Framing effect: Your perception depends on the frame

February 19, 2019

"Here is a riddle for you to solve." from the series 'The biggest investor mistakes'

Here is a riddle for you to solve. I am going to describe something and you have to guess what it is. So, let's start: A newspaper is better than a magazine. On the shore is a better place than in the street. Initially, it is better to run than to walk. Even small children can have fun doing it. Birds rarely get in your way. A rock can serve as an anchor.

It's all Greek to you? Well, here is the riddle's solution: I was just talking about flying a kite. All of a sudden, everything I said makes perfect sense, doesn't it?

This goes to show: Without context, we are, more often than not, unable to understand things. As far as language is concerned, we constantly put information into a frame or context. Such a frame of reference is vital. But it can also be fatal — if it is flawed.

The cognitive process of putting things into context is what psychologists call “framing”. We all have our very individual experiences, habits, ways of thinking and filters that influence our frames. People whose frames are different tend to misunderstand one another.

Glasses that are half full, vases and sweet fruits

If the weather forecast tells us there is a 20% chance of rain, we cancel our excursion; if it says there is an 80% chance that it will stay dry, we do not—irrespective of the fact that both statements mean exactly the same thing. We can perceive the glass as being half full or as being half empty. And we can interpret that famous ambiguous image as either a vase or two faces looking at each other (see image). It is all a matter of our “frames”.

Advertising psychology also takes advantage of the “framing effect”: An image of sun-ripened, freshly picked oranges makes us think of freshness and sweetness, although the orange juice has been in the carton for months.

High risk and high expected yield

When it comes to finance, the situation is similar. On the one hand, people wet our appetite for “high-yield bonds”, which can earn investors a lot of money. On the other, they warn us of “junk bonds”, which involve considerable risk. Which type of bond would you prefer? Presumably, the former, wouldn't you? However, in view of the fact that in finance high risk is synonymous with potentially high gains, these two terms actually refer to one and the same thing. The only difference between them is this: While “junk bond” stresses the high-risk nature of such investments, “high-yield bond” emphasizes that their return can be expected to be high.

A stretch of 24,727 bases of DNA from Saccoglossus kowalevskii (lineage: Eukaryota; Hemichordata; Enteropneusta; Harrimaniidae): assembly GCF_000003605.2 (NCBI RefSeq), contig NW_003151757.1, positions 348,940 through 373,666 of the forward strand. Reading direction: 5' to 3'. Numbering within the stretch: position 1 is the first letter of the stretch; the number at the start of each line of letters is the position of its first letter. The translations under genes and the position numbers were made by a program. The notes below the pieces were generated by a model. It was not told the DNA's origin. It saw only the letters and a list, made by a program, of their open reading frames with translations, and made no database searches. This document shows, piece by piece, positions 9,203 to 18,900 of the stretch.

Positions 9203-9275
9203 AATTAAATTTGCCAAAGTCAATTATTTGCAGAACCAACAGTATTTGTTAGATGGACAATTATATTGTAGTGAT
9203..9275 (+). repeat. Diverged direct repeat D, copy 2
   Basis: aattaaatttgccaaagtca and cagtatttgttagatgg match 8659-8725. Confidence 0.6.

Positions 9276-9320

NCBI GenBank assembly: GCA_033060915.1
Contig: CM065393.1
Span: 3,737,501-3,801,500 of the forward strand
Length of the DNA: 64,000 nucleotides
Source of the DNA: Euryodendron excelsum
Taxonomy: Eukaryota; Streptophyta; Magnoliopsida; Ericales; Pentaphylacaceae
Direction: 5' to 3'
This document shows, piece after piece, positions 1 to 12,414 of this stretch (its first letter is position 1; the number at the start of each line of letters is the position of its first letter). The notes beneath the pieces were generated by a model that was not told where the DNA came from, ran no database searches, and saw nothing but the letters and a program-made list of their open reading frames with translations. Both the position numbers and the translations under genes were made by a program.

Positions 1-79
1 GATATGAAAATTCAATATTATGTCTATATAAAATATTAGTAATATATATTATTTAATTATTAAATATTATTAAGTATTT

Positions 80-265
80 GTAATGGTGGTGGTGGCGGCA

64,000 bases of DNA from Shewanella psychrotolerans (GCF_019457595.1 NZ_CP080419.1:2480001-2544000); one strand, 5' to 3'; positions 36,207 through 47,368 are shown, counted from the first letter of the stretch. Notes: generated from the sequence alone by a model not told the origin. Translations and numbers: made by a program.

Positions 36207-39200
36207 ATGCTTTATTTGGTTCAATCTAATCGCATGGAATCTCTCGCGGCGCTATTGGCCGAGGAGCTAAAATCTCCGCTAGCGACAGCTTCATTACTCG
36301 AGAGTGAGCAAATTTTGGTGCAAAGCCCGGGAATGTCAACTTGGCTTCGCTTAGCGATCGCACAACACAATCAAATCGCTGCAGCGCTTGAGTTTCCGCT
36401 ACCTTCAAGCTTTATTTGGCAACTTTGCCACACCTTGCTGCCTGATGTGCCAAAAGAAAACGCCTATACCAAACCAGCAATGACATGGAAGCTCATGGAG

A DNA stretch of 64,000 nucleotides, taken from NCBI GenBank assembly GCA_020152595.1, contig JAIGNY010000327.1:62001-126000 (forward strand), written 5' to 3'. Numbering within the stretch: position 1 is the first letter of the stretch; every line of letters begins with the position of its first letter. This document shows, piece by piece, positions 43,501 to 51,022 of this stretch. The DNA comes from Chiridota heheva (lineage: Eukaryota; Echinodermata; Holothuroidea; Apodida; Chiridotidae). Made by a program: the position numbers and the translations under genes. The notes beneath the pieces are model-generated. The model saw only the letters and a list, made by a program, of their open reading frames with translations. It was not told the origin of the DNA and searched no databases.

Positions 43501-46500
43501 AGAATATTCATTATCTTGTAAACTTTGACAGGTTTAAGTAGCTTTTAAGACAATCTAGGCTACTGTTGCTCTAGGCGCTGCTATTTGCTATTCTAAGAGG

Some years ago, my investment consultant advised me to sell my holdings in a health-care fund, saying that price increases in previous years had resulted in considerable gains that I should now turn into cash. I asked her whether she would also have given me this piece of advice if she had not known the price at which I had acquired my investment. Her answer was: No. She went on to point out that I did not have to sell, that the performance of my investment was stable and that there were even more gains to expect in the future. In asking my question, I had used the technique of “reframing”, shifting the frame of reference away from the buying price—and my consultant made a U-turn, advising me to keep rather than sell my investment. Interesting.


This shows that whenever we make a decision we have to keep its context in mind. For our decisions to be rationally sound and as unbiased as possible, we need to factor different frames into our decision-making.

As far as your investments are concerned, this means: Look behind the frame! Use the technique of reframing! A high-yield bond, for instance, has a high expected yield, but it also involves high risk. Would you also acquire the bond if it were referred to as a “high-risk bond”? Change your point of reference: Adopt a different perspective and see how this affects your decision to buy or sell an investment. Convert foreign-currency investment returns to euro! Convert nominal investment returns to inflation-adjusted returns! Question your own framing and that of other people, such as your investment consultant. Following these tips will help you make your decisions in as unbiased a manner as possible.

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